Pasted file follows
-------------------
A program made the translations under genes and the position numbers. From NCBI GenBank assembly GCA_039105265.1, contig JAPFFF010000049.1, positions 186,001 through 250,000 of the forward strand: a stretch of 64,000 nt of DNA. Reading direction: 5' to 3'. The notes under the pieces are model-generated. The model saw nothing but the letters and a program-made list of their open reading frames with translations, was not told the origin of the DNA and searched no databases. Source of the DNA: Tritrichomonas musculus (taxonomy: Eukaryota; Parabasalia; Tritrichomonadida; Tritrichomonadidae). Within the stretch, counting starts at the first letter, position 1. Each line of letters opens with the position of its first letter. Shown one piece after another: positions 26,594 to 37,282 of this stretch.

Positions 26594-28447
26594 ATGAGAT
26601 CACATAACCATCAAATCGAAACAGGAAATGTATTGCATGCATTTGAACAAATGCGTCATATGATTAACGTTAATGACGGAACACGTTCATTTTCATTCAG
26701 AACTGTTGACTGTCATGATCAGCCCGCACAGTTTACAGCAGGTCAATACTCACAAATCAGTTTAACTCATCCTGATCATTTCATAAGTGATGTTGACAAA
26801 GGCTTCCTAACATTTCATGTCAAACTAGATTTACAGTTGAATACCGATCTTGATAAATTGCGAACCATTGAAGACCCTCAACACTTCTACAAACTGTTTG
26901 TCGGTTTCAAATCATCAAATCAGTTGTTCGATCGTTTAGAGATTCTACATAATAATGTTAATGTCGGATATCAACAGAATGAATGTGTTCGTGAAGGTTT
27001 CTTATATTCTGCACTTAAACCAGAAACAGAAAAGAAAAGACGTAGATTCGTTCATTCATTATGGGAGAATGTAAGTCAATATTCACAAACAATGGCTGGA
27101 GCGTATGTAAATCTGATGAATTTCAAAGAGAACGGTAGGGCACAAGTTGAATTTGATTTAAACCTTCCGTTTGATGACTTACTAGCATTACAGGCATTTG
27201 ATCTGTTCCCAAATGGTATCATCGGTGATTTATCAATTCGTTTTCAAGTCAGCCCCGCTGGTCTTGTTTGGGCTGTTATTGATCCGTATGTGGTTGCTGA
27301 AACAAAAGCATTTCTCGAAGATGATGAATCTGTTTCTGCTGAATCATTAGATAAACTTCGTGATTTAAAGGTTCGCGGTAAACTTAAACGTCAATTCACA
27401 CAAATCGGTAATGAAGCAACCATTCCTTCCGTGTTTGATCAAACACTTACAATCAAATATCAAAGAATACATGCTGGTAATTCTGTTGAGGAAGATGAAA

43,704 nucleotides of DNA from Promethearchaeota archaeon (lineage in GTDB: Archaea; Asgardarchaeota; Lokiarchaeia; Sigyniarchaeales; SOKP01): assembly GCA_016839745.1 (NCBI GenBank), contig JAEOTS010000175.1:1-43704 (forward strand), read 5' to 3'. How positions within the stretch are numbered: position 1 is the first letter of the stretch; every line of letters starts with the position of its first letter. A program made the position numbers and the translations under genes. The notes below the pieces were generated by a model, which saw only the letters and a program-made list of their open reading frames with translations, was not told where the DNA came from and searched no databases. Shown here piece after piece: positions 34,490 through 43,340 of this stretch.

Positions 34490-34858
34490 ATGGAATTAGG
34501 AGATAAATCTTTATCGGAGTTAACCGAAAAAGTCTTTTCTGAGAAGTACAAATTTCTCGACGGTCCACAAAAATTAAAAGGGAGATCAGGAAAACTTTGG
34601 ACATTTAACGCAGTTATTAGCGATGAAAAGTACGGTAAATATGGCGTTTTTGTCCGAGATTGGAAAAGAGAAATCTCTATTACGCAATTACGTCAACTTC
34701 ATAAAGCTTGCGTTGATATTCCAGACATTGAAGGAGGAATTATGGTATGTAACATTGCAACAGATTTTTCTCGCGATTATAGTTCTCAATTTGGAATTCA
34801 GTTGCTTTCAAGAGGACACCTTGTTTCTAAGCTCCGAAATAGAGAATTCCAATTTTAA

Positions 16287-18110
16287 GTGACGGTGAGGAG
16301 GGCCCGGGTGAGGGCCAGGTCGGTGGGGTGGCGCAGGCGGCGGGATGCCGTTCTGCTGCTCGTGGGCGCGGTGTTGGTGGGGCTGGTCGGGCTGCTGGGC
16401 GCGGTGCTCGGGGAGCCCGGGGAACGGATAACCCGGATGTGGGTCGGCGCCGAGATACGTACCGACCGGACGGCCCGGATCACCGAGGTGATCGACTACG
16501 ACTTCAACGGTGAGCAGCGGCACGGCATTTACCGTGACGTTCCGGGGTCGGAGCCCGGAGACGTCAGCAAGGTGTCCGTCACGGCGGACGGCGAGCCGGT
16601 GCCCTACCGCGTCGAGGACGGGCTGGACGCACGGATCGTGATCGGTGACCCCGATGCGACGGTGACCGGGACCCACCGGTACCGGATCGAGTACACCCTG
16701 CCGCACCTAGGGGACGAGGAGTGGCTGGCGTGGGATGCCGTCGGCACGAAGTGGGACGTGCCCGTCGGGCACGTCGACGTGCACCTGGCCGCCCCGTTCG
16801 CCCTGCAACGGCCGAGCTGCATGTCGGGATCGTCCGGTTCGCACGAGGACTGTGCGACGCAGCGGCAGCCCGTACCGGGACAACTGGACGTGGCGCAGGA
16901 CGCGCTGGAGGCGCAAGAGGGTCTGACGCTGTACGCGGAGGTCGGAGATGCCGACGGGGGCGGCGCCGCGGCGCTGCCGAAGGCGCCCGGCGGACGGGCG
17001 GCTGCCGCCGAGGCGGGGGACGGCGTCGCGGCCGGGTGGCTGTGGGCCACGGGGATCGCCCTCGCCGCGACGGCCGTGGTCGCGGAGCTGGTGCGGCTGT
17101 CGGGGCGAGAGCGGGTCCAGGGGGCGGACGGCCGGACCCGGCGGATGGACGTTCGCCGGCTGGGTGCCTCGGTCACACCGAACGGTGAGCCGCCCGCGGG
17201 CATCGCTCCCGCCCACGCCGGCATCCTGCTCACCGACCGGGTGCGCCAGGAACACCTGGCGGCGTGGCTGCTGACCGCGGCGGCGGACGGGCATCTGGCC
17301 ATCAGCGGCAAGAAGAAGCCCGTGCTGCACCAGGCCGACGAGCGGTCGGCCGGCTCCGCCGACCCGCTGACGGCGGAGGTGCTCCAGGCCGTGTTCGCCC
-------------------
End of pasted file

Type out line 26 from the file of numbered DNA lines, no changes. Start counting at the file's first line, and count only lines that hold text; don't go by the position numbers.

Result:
16701 CCGCACCTAGGGGACGAGGAGTGGCTGGCGTGGGATGCCGTCGGCACGAAGTGGGACGTGCCCGTCGGGCACGTCGACGTGCACCTGGCCGCCCCGTTCG